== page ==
The third and final round of negotiations aimed at banning the use of high-impact explosive weapons in cities will begin Wednesday, April 6th in Geneva. And the “It’s urgent” Handicap International’s advocacy officer, Baptiste Chapuis, said on franceinfo. According to the NGO, 90% of the victims of these weapons are civilians. The International Criminal Court (ICC) chief prosecutor on Friday urged parties to the conflict in Ukraine not to use heavy, high-explosive weapons in populated areas as the Russian military continues its bombardment of homes and civilian infrastructure.
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franceinfo: Why negotiate to ban these explosive weapons with a wide impact?
Baptist Chabus: It’s urgent. This urgency is manifested in the 90% of civilian casualties when explosive weapons known as wide-area weapons are used in populated areas. We are talking about conventional weapons, weapons permitted by international law. They are activated by detonating a high explosive and will create a large blast or fragmentation effect, whether it is air bombs, artillery shells, mortars, rockets or missile warheads. When these weapons are used in urban areas, as we currently see in Ukraine, they have a so-called wide scope of influence, that is, they will almost systematically bypass their military objectives and cause significant collateral damage.
Have civilians become the first victims of war?
The proportion of civilian casualties in armed conflicts has gradually evolved over the past century. A century ago, 15% of the victims of armed conflicts were civilians. That number rose to 50% at the end of World War II, and in the 10 years that we’ve been collecting data, on average nine out of ten casualties, or 90% of casualties are civilians when explosive weapons are used in populated areas, i.e. in Cities where people like you live on a daily basis. The urbanization of conflicts is not a new phenomenon, it is clear that we think of Dresden, Stalingrad, and Le Havre during World War II. But today when we see images of Mariupol in Ukraine, or Sanaa in Yemen, or Aleppo in Syria, or Mosul in Iraq, what challenges us is the intensification of the phenomenon. The idea of collateral damage has become an inappropriate one because of this 90% figure.
“The weapons we are talking about were designed and built for open battlefields and today they find themselves in the midst of hospitals, schools and vital infrastructure that sustains community life.”Baptiste Chapuis, Disability International Advocacy Officer
These are all the reasons why we are fighting today to win this international agreement so that it does not permanently ban, but radically regulate the use of heavier and more accurate explosive weapons in populated areas. These weapons have no place in our cities.
Does this agreement have a chance of success?
Of course she has a chance of success! for many reasons. This agreement seeks to profoundly change military policies and practices by strengthening the application of the Geneva Conventions and excluding heavier and more accurate weapons from the urban field. 70 to 80 countries have been discussing this text for several years. These are long-term campaigns that seek to address the structural causes of current problems. We will not convince the worst countries and the worst armed groups by tomorrow, but I will give you an example that gives us hope and is drawn from our past experience: the Ottawa treaty against anti-personnel mines, these weapons that were used by all the countries of the world, today, signed by 80% of the countries of the world. There have been ten times fewer landmine casualties in 15 years, and even states and rebel groups such as the United States—which has not yet signed the text—or the Revolutionary Armed Forces of Colombia, have begun this essential work of demining and destroying them. stocks. With the fight we’re in today, we seek to repeat the same logic. Yesterday, we condemned the use of antipersonnel mines or even cluster bombs and made them unacceptable. Today, we have to stigmatize the practice of urban bombing and make it all practice of the past and not the present.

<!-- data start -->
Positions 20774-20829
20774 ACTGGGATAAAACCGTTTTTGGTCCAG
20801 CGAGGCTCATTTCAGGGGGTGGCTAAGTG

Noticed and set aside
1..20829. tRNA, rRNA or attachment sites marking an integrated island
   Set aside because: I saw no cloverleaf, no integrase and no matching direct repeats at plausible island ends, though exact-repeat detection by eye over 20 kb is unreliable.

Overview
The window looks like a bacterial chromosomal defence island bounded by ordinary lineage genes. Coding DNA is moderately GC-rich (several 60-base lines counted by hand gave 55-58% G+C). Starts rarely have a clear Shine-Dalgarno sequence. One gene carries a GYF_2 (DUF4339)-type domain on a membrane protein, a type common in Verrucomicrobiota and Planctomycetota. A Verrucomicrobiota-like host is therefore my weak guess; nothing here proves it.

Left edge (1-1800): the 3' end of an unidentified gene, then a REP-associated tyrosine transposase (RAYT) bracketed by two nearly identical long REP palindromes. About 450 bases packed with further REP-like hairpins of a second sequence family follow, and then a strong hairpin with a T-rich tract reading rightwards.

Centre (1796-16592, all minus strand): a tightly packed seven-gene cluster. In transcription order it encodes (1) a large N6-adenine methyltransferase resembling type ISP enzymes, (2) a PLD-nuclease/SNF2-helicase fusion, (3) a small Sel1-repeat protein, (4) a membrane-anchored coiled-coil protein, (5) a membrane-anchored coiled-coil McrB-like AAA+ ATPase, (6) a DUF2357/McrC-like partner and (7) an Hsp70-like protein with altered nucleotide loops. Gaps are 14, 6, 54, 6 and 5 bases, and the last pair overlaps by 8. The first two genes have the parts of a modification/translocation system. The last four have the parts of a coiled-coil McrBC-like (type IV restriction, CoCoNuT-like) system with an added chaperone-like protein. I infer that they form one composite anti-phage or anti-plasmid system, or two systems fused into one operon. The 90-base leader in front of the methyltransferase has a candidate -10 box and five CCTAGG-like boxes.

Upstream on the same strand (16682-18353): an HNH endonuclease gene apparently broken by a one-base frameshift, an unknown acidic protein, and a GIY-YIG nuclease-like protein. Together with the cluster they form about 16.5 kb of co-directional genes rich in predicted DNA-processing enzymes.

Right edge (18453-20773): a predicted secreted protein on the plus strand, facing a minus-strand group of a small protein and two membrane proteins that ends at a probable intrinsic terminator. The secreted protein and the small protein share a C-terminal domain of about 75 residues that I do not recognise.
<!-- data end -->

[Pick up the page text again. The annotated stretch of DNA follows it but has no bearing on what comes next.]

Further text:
What is France’s position on this?
France’s position has been a bit like ‘at the same time’ for several years. In his speech on March 22 at the Humanitarian Summit, Emmanuel Macron for the first time denounced “The use of explosive weapons in densely populated areas of Ukraine”. We call on France to put the words into action by backing a strong text and in particular by mobilizing the position of the International Committee of the Red Cross and the Secretary-General of the United Nations who strongly call on states to avoid any use of these heavier and more accurate weapons in populated areas. France, for several years, became one of the most active countries in these negotiations. Constructive proposals were made to improve the existing framework, doctrine, rules of engagement, targeting procedures, and troop training.
“However, France, in a very incomprehensible and resolute manner, opposes any use aimed at extreme control, and avoids the use of these heavy and more accurate explosive weapons.”Baptist Chapuis
It is hoped that President Emmanuel Macron’s speech today will lead to a change in the French position because France is at the head of this process.